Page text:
by Andrew Tracy
As with so many cinematic experiences in my misspent youth, Michael Reeves’s Witchfinder General (aka Conqueror Worm) was well-prepared for by copious before-the-fact study (thank you, Danny Peary); the film itself eventually functioned as confirmation of what had been read beforehand—thus no dark and unexpected encounter with primal fears here, I’m afraid. Yet that quality of remove almost seems appropriate for the quite astonishingly jaundiced eye which Reeves casts upon his horrors. Witchfinder General exists apart from the genre imperatives of shock, suspense, disgust, or prurience; rather, its ferocity and sometimes unbearable intensity is in the service of a vision of the world so willfully and unrepentantly corrupt that not even despair can penetrate.
Fictionalizing the real-life career of governmentally sanctioned “witch-hunters” Matthew Hopkins (a surprisingly restrained, slyly intelligent Vincent Price) and his brutal assistant John Stearne (Robert Russell) as they ply their bloody trade across the Roundhead-controlled territory of East Anglia during England’s Civil War in the mid-17th century, Witchfinder General consistently turns its scorching gaze from these icons of obvious evil to the society that allows them to perpetrate their profitable acts of torture and murder. Though they are the agents of an authoritarian state—embodied in the gluttonous Cromwell (Repulsion’s Patrick Wymark, sporting a wart-riddled face), who chortles over his armies’ victories and accounts them “a triumph for true godliness” with a knowingly hypocritical wink—Hopkins and Stearne are aided and abetted in their depredations by the very people who are under their boot heel: the local townspeople whose prejudice, ignorance, or sheer motiveless malice leads them to accuse their neighbors of relations with the Devil.
Nor are Hopkins and Stearne immune to that same overriding law of force: already pursued by the vengeance-seeking soldier Richard Marshall (Ian Ogilvy) after raping his fiancée (Hilary Dwyer) and burning her guardian as a sorcerer, Hopkins and Stearne find themselves set upon in the forest by Marshall’s Roundhead comrades, who are out “borrowing” horses to aid the parliamentary cause. What makes this scene remarkable is that Reeves does not have the audience delight in our villains’ reversal of fortune, but casts the same coldly furious eye upon this licensed brigandage as upon the horrors perpetrated by the witch hunters. The benighted inhabitants of this world—including our righteously aggrieved “heroes”—are bound together by a common malignancy of which Hopkins and Stearne are only the most flagrant examples. The bloody whirlwind they ride will claim them in their turn—which it does, with a thoroughly unwelcome vengeance, in the film’s sickening denouement in the bowels of a castle.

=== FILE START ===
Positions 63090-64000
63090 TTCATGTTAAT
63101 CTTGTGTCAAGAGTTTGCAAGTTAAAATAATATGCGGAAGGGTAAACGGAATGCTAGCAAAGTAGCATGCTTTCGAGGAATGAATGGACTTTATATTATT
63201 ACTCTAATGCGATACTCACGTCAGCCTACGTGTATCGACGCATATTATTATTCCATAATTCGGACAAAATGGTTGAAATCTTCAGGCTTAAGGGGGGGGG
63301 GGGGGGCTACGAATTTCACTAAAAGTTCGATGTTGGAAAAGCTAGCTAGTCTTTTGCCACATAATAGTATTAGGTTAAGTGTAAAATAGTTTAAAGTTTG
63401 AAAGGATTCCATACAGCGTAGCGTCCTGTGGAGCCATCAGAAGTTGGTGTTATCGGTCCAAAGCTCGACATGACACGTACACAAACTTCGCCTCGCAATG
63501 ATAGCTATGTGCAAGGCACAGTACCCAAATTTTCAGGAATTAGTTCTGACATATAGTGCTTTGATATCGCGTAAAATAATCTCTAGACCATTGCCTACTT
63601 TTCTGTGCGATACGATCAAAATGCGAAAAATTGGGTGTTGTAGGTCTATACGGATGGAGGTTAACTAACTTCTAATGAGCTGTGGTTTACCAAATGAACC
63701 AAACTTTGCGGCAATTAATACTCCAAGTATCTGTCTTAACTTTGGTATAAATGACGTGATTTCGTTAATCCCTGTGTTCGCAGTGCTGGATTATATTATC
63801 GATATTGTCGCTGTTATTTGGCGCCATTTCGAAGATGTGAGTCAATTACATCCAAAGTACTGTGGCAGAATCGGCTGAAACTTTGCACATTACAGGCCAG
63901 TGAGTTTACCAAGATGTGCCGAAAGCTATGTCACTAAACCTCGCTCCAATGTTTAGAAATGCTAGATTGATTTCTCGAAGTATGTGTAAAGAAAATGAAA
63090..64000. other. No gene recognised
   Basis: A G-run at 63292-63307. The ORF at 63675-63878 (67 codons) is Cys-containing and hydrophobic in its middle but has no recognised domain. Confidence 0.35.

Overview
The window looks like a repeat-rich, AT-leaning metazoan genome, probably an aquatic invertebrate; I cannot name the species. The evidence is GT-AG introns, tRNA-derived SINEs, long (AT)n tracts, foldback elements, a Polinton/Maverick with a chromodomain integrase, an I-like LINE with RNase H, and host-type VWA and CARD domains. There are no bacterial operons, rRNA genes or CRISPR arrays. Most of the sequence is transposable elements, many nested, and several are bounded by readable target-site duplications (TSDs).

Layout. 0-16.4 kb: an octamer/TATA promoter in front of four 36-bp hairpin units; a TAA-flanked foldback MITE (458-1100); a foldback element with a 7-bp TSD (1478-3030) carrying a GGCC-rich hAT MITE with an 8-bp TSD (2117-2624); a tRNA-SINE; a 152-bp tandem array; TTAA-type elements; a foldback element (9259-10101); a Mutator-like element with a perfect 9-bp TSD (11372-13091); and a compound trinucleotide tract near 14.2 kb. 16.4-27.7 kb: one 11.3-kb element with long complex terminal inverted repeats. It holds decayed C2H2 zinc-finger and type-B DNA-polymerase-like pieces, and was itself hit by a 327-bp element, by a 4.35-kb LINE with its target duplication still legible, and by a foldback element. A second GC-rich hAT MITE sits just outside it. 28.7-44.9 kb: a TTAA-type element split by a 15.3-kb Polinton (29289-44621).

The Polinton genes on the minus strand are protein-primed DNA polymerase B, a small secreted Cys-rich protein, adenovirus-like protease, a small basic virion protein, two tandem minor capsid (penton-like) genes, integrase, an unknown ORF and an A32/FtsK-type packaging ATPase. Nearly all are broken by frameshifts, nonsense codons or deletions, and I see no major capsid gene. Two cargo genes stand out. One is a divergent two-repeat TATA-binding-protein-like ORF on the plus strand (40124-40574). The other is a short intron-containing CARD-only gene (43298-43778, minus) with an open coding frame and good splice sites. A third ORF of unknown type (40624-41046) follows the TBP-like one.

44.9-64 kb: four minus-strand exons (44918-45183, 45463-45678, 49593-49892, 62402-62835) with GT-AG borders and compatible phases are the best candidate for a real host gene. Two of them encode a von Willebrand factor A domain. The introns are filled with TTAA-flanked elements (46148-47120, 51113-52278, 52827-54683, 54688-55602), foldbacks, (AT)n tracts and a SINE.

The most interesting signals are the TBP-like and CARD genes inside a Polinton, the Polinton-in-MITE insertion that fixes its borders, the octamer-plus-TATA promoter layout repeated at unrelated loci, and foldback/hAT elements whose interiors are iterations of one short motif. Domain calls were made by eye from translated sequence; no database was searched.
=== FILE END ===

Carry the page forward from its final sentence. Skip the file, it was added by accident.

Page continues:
What validates this unrelentingly bleak vision is Reeves’s almost paradoxical eye for beauty. Witchfinder General’s world is too inherently ugly to require further uglying up: instead, Reeves fills his widescreen frame with gorgeous stretches of English country landscape, electrified by the rush of galloping horses. Rather than easily contrasting pastoral beauty and human brutality, Reeves fuses the one with the other: in the film’s opening shots, a flock of sheep reclines peacefully while a gallows is erected on a grassy hilltop. Similarly, the force and intensity of Reeves’s filmmaking leavens excitement with cold dread and numbed revulsion. The very reasons for which we watch this fare—the violence, the grue, the extremity of the images before us—are here delivered with such merciless skill that they break through the distancing wall of “enjoyment” and turn our gaze back. As ever more “witches” are tortured and burned in town squares and screams of pain and fear fill the soundtrack, Reeves cuts to the placid spectators of these atrocity exhibitions: none of them celebratory, a few perhaps vaguely disdainful or disapproving of the goings-on, but keeping their better instincts (if any be left) concealed behind a mask of distanced curiosity. No wonder that the last words of the film are “God help us”—and little surprise that that plea is immediately swallowed by the unending shrieks which even the rolling of the end credits cannot silence.